in my retrospective study I have continuous and categorical variables. These latter are divided in two or more sub-groups. I want to analyze their impact on overall survival. In particular, I’m interested in a dichotomous variable (which I’m gonna call myVariable) and I suspect that its impact may be affected by age and sex. First, I categorized the continuous variables in 2 or more sub-categories and I performed a univariate analysis by the log-rank test with kaplan-meyer survival plots; myVariable was not significant.

On multivariate analysis, I used the Cox regression controlling for age and sex: I put age and sex in the first block and the other variables in the second, using the enter method. I included myVariable in the second block, to verify if it became significant after controlling for age and sex. Although I had previously categorized age and other continuous variables, I now used the original uncategorized data, when possible.

1 Is this procedure correct?

2 On Cox regression myVariable became significant. Strangely, age was not significant on log-rank test but became significant on Cox regression. How comes?

3 I’m using SPSS. In the “variable view” I set variables as string or numeric as appropriate. However, each variable is set as “Nominal”. Is that important? In other words, can it affect the results?

Thank you for your advices. Andrea


1 Answer 1


I don't understand why you're categorizing your continuous variables. There are two ways a variable can be handled in a Cox model.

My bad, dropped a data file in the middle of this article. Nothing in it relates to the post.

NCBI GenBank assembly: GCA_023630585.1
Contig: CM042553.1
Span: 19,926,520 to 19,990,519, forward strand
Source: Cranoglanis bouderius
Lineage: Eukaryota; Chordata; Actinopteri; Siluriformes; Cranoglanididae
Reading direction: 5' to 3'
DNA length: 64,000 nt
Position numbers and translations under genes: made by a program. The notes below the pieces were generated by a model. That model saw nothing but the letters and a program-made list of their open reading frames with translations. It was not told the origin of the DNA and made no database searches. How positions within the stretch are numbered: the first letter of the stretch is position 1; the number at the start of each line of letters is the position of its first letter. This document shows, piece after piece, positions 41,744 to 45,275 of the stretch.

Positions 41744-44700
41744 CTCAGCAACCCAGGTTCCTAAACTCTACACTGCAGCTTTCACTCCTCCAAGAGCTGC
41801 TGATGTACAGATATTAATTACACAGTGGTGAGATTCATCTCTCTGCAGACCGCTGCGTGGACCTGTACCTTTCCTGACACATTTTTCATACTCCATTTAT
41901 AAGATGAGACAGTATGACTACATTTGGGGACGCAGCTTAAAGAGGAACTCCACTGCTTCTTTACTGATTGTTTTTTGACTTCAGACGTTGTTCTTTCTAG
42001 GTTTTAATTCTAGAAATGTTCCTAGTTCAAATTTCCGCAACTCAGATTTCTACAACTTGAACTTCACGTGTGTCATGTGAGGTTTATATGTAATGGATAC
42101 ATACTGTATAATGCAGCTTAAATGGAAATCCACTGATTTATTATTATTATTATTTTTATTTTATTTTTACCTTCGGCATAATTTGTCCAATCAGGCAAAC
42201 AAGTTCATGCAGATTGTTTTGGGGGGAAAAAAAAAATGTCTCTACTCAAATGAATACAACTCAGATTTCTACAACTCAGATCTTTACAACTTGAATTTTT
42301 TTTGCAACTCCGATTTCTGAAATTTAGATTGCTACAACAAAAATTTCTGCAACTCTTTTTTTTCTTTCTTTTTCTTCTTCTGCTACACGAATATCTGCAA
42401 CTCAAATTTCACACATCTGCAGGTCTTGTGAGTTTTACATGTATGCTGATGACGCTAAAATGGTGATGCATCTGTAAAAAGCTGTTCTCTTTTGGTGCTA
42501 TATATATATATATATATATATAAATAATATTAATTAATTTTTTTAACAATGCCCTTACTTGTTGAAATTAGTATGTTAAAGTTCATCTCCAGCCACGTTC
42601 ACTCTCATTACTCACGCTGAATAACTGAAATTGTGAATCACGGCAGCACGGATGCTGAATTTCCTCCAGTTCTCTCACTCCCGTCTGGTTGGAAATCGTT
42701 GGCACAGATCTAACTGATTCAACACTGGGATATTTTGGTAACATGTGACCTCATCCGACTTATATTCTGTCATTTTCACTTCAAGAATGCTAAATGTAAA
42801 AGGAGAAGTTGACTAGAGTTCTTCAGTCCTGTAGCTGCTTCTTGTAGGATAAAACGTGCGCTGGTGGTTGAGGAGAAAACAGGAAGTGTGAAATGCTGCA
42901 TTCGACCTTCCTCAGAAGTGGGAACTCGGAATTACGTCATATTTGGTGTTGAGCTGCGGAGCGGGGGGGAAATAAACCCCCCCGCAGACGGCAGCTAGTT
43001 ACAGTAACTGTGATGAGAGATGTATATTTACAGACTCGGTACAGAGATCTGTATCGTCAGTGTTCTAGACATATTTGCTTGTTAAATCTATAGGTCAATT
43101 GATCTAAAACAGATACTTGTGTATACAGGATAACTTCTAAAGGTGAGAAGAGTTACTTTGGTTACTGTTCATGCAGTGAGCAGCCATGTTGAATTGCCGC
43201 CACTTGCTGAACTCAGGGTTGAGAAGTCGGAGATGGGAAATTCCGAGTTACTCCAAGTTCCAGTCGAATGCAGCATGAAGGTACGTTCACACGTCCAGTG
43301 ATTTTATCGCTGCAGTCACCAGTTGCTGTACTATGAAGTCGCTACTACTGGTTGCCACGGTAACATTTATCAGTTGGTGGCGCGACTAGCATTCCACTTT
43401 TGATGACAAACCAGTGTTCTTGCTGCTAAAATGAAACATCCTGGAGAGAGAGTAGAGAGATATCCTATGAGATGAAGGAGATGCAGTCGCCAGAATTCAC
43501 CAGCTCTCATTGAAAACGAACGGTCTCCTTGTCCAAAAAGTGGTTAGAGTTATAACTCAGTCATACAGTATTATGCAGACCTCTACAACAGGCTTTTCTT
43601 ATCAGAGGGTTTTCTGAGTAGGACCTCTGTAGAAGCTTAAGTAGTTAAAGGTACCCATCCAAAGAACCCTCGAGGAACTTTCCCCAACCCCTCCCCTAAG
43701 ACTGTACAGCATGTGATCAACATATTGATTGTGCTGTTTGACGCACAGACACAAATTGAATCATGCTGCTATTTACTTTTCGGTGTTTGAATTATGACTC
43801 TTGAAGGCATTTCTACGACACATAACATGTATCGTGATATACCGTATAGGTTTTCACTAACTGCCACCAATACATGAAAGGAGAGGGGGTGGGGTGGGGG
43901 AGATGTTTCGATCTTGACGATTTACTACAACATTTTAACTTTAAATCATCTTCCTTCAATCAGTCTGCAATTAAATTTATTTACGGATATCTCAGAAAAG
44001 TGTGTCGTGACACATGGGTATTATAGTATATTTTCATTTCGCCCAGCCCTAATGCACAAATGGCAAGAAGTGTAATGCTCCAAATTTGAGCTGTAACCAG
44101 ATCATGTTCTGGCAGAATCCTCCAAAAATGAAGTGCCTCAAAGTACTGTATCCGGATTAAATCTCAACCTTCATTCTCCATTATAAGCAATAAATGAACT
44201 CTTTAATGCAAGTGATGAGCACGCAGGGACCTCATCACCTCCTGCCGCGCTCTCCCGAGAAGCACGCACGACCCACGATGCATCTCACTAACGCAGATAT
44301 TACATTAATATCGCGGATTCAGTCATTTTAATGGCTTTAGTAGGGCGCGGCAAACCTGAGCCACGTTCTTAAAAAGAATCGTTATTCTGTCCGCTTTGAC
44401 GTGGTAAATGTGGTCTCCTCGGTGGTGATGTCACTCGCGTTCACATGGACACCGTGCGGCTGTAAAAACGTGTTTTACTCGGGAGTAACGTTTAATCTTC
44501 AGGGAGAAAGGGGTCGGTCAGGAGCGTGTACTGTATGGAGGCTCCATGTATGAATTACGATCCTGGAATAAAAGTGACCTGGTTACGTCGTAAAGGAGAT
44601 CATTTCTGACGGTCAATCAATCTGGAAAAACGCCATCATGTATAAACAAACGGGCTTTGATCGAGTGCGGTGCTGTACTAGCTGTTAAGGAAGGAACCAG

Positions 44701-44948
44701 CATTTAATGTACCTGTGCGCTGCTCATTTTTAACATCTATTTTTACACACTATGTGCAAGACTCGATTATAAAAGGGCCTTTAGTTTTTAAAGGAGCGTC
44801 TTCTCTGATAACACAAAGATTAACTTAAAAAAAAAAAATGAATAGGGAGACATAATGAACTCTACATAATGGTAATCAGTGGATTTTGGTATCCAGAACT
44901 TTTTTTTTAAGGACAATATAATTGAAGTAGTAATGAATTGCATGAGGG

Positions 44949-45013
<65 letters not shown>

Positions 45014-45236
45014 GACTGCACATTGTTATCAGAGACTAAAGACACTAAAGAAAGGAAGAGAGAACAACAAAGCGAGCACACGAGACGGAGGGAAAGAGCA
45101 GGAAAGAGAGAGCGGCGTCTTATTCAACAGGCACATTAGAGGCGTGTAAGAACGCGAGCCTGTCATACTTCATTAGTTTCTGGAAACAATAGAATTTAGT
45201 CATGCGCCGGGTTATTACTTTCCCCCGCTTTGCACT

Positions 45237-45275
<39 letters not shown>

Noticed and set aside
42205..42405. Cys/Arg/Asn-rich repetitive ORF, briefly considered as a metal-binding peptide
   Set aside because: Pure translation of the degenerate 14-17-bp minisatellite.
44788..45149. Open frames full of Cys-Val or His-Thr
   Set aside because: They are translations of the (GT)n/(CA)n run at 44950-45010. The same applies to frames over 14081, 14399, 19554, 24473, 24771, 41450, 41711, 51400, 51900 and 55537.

With covariate adjustment, you just estimate a hazard ratio comparing units of your variable. If continuous age is included in the model, then the hazard ratio is interpreted as a ratio of hazards comparing individuals differing by one year in age, at risk for disease, holding all other variables constant. This can handle continuous and categorical variables alike, it just depends on how they're coded.

$\lambda(t| \mbox{MyVar}, \mbox{Age}) = \lambda(t| \mbox{MyVar}=0, \mbox{Age}=0)\exp\left(\beta_1\mbox{MyVar} + \beta_2 \mbox{Age} \right)$

With stratification, you need fixed values. This allows a unique baseline hazard to be estimated among the various values of the variable. This is preferred when the proportional hazards assumption is not met for this variable in adjustment. You need considerably more observations to use stratification and it's rarely such an issue that it needs to be considered.

$\lambda(t| \mbox{MyVar}, \mbox{Age}) = \lambda_\mbox{Age}(t| \mbox{MyVar}=0)\exp\left(\beta_1\mbox{MyVar} \right)$

So, to answer your questions:

  1. No I don't think splitting age into arbitrary categories is the right way to go about things.

  2. Parameter estimates don't "become significant", if you compare models that do and don't adjust for certain covariates, the interpretation of the model coefficients change between models, they're not the same coefficients examined under different lights. Avoid this kind of language altogether. If age is a confounding variable, it's not significance of this variable (or the main effect) that warrants our use of it in a multivariable regression model. Instead we adjust for age regardless because it gives us the correct, unbiased, adjusted measure of the relationship between myVariable and failure time.

  3. Yes, it's hugely important. Age is continuous. You have to code it as such in order to adjust it as such.

  • $\begingroup$ In a cohort of matched pairs, and we develop a Cox PH model stratified by each matched pair (exposed and unexpos.). The model outputs a unadjusted Risk Ratio, with 95% CI. When we add covariates to the model, we obtain an adjusted Risk Ratio. In my example, the uRR and aRR are relatively unchanged, but the aRR has much larger CIs. Am I correct to report then on the uRR? $\endgroup$ Commented Jan 25, 2017 at 12:32

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